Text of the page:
To learn how to challenge a pay on death designation or “will substitute” in Florida, you simply need to become familiar with how to challenge a will or trust.
The grounds to challenge a will or trust on the basis of undue influence in Florida is not limited to will contests alone.
Can I Challenge a Pay On Death Designation On The Grounds of Undue Influence?
Yes you can. Trusts, beneficiary designations and any other testamentary instruct can be challenged under the reasoning and logic of the seminal Florida Supreme Court case of Estate of Carpenter. The reasoning in Carpenter, if “a substantial beneficiary under a will occupies a confidential relationship with the testator and is active in procuring the contested will, the presumption of undue influence arises” applies to challenges to pay-on-death designations, testamentary transfers and “will substitutes” as well.
There is a public policy interest in preventing “abuse of fiduciary or confidential relationships” which has been codified through statute and case law. See, e.g., Fla. Stat. § 733.107 (implementing public policy against abuse of fiduciary or confidential relationships).
What Other Grounds Can I Use To Challenge A Pay On Death Designation?
A pay-on-death designation (“POD”), Totten trust, transfer-on-death provision, and other “will substitutes” may be invalidated for undue influence, fraud, duress, and overreaching. For example, a POD designation does not transfer ownership of funds until the death of the account holder. Although a POD designation has similar attributes of a testamentary transfer, Florida law considers a POD designation as an inter vivos transfer or gift.
Any property to which the estate has a claim is subject to a challenge in a probate court, including inter vivos gifts. See Laushway v. Onofrio, 670 So. 2d 1135, 1136 (Fla. 5th DCA 1996). In Laushway, the Fifth District held that the probate court had jurisdiction to entertain a challenge to an inter vivos gift procured by undue influence. Id.
In a 2015 case, the First District affirmed a trial court’s invalidation of a POD designation for undue influence. Keul v. Hodges, 180 So. 3d 1074 (1st DCA 2015). In Keul, the Court relied on the policy enunciated in Fla. Stat. § 733.107 and In re Estate of Carpenter, 253 So. 2d 697, 701 (Fla. 1971), in order to hold that a POD designation may be challenged on grounds such as “undue influence, fraud, duress, and overreaching,” thereby answering the question of how to challenge a pay on death designation in Florida.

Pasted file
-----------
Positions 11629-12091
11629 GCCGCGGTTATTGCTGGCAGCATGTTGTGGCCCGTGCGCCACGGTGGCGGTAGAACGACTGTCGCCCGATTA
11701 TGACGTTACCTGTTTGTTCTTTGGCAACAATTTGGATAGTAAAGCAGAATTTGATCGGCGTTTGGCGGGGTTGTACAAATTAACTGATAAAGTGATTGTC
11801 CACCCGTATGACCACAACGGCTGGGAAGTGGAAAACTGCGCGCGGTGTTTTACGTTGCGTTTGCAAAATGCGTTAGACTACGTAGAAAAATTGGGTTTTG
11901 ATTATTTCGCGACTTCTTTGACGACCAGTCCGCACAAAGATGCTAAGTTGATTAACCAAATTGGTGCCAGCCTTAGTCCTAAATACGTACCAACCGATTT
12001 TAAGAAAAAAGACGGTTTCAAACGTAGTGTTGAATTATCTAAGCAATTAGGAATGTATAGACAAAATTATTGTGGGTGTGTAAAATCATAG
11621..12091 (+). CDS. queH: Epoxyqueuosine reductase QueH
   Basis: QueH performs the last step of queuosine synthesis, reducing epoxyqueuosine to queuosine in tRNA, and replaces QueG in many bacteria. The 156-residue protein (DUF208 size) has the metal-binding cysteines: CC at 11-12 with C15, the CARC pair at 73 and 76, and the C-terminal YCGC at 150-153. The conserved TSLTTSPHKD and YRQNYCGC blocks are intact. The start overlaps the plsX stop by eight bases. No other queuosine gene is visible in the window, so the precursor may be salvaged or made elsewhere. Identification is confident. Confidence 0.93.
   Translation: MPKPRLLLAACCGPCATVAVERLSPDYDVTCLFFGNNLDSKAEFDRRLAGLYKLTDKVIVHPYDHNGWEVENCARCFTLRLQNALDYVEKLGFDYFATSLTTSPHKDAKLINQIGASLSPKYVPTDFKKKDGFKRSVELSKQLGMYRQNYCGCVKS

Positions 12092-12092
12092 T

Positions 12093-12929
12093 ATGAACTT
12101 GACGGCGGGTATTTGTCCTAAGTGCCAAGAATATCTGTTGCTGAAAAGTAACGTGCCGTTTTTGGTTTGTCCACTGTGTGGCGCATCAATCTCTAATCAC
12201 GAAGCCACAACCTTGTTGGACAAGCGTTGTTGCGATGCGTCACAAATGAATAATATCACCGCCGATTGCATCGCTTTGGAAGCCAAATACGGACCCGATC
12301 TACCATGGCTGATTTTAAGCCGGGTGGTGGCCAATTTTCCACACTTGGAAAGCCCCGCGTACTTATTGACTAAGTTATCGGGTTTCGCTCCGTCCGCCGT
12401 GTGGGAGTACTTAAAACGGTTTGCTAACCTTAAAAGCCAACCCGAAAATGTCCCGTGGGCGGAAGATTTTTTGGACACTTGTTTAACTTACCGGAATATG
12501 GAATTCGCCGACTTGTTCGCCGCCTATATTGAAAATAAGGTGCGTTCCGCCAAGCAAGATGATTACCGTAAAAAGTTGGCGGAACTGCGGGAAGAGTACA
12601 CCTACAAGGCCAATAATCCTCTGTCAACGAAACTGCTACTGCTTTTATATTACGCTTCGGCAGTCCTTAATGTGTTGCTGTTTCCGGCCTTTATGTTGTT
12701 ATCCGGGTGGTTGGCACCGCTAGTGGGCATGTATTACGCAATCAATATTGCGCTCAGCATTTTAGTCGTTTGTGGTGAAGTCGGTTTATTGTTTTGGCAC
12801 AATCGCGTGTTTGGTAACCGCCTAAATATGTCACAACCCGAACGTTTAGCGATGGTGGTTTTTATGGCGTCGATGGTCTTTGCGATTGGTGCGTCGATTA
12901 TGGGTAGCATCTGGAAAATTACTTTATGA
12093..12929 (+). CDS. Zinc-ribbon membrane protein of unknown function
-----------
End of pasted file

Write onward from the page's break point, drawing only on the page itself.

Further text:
Keul string-cites a litany of examples where Florida courts have found that inter vivos transfers are subject to challenges on these grounds:
See, e.g., Cripe v. Atl. First Nat’l Bank of Daytona Beach, 422 So. 2d 820, 823 (Fla. 1982) (finding a joint account invalid as the result of undue influence); Estate of Kester v. Rocco, 117 So. 3d 1196, 1200 (Fla. 1st DCA 2013) (applying undue influence analysis to ownership of POD accounts, among others); Laushway v. Onofrio, 670 So. 2d 1135, 1136 (Fla. 5th DCA 1996) (holding probate court had authority to invalidate inter vivos gifts procured by undue influence); Fogel v. Swann, 523 So. 2d 1227, 1229 (Fla. 3d DCA 1988) (holding that Carpenter applies to inter vivos transfers); Majorana v. Constantine, 318 So. 2d 185, 186 (Fla. 2d DCA 1975) (applying will contest principles to inter vivos gifts); Pate v. Mellen, 275 So. 2d 562, 565 (Fla. 1st DCA 1973) (On Petition for Rehearing) (holding that Carpenter applied to dispute about validity of decedent’s signatures on inter vivos gifts).
Kuehl, at *5-6. In affirming the trial court’s conclusion that the POD designation was procured by undue influence, the First District voided the gift and ordered the return of the funds to the estate.
Florida Probate Court Jurisdiction
In Florida, the probate court has jurisdiction over the estate of the decedent. Section 731.105 of the Florida Probate Code provides that “[p]robate proceedings are in rem proceedings.” To challenge a pay on death designation you need to obtain jurisdiction over the person who has the funds that should be in the estate.
A distributee who improperly received estate assets or funds may be compelled to return the assets or funds to the estate. See Fla. Stat. § 733.812. “Formal notice shall be sufficient to acquire jurisdiction over [the distributee] receiving formal notice to the extent of the person’s interest in the estate.” Fla. Stat. § 731.301(2).
In order confer jurisdiction over that person/distributee’s interest exceeding their interest in the estate, a summons is required and formal notice is insufficient.